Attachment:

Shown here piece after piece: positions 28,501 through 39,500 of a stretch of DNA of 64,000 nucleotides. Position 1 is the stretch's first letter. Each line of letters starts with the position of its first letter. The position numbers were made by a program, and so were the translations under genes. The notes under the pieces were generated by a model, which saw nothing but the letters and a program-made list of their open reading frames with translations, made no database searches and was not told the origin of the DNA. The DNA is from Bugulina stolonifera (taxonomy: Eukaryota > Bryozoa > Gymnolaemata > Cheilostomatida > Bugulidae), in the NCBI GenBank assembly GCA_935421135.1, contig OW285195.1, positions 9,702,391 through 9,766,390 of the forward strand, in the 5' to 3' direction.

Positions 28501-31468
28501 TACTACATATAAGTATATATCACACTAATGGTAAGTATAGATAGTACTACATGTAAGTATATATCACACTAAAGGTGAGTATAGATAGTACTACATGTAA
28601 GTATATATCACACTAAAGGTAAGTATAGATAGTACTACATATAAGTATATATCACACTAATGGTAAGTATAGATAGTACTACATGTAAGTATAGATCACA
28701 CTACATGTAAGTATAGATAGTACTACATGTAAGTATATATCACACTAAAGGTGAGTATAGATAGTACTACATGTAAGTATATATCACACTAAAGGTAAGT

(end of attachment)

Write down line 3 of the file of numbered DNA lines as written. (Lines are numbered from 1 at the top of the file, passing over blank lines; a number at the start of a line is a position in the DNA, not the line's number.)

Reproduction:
28501 TACTACATATAAGTATATATCACACTAATGGTAAGTATAGATAGTACTACATGTAAGTATATATCACACTAAAGGTGAGTATAGATAGTACTACATGTAA